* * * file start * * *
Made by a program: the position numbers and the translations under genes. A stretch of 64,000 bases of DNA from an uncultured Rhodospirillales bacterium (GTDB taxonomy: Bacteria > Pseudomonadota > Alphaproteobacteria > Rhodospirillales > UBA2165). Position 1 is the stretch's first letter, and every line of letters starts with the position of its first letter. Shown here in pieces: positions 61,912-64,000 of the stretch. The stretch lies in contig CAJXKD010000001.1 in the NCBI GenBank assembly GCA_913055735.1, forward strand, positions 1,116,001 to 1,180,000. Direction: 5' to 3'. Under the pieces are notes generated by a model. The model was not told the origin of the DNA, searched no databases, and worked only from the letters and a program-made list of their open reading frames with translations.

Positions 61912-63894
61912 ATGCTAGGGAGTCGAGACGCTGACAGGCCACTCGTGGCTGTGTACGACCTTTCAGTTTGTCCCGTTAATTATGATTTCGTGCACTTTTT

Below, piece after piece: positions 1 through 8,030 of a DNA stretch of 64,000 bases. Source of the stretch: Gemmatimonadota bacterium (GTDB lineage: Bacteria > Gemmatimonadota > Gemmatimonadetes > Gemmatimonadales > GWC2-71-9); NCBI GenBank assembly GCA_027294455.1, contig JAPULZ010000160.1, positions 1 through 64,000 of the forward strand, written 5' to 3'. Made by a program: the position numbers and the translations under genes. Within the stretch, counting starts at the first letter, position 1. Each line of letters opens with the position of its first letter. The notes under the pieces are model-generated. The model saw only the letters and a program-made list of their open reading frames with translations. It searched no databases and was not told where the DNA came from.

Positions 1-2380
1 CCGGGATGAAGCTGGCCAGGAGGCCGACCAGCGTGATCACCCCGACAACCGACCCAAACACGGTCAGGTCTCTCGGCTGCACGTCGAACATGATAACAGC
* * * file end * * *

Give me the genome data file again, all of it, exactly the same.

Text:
Made by a program: the position numbers and the translations under genes. A stretch of 64,000 bases of DNA from an uncultured Rhodospirillales bacterium (GTDB taxonomy: Bacteria > Pseudomonadota > Alphaproteobacteria > Rhodospirillales > UBA2165). Position 1 is the stretch's first letter, and every line of letters starts with the position of its first letter. Shown here in pieces: positions 61,912-64,000 of the stretch. The stretch lies in contig CAJXKD010000001.1 in the NCBI GenBank assembly GCA_913055735.1, forward strand, positions 1,116,001 to 1,180,000. Direction: 5' to 3'. Under the pieces are notes generated by a model. The model was not told the origin of the DNA, searched no databases, and worked only from the letters and a program-made list of their open reading frames with translations.

Positions 61912-63894
61912 ATGCTAGGGAGTCGAGACGCTGACAGGCCACTCGTGGCTGTGTACGACCTTTCAGTTTGTCCCGTTAATTATGATTTCGTGCACTTTTT

Below, piece after piece: positions 1 through 8,030 of a DNA stretch of 64,000 bases. Source of the stretch: Gemmatimonadota bacterium (GTDB lineage: Bacteria > Gemmatimonadota > Gemmatimonadetes > Gemmatimonadales > GWC2-71-9); NCBI GenBank assembly GCA_027294455.1, contig JAPULZ010000160.1, positions 1 through 64,000 of the forward strand, written 5' to 3'. Made by a program: the position numbers and the translations under genes. Within the stretch, counting starts at the first letter, position 1. Each line of letters opens with the position of its first letter. The notes under the pieces are model-generated. The model saw only the letters and a program-made list of their open reading frames with translations. It searched no databases and was not told where the DNA came from.

Positions 1-2380
1 CCGGGATGAAGCTGGCCAGGAGGCCGACCAGCGTGATCACCCCGACAACCGACCCAAACACGGTCAGGTCTCTCGGCTGCACGTCGAACATGATAACAGC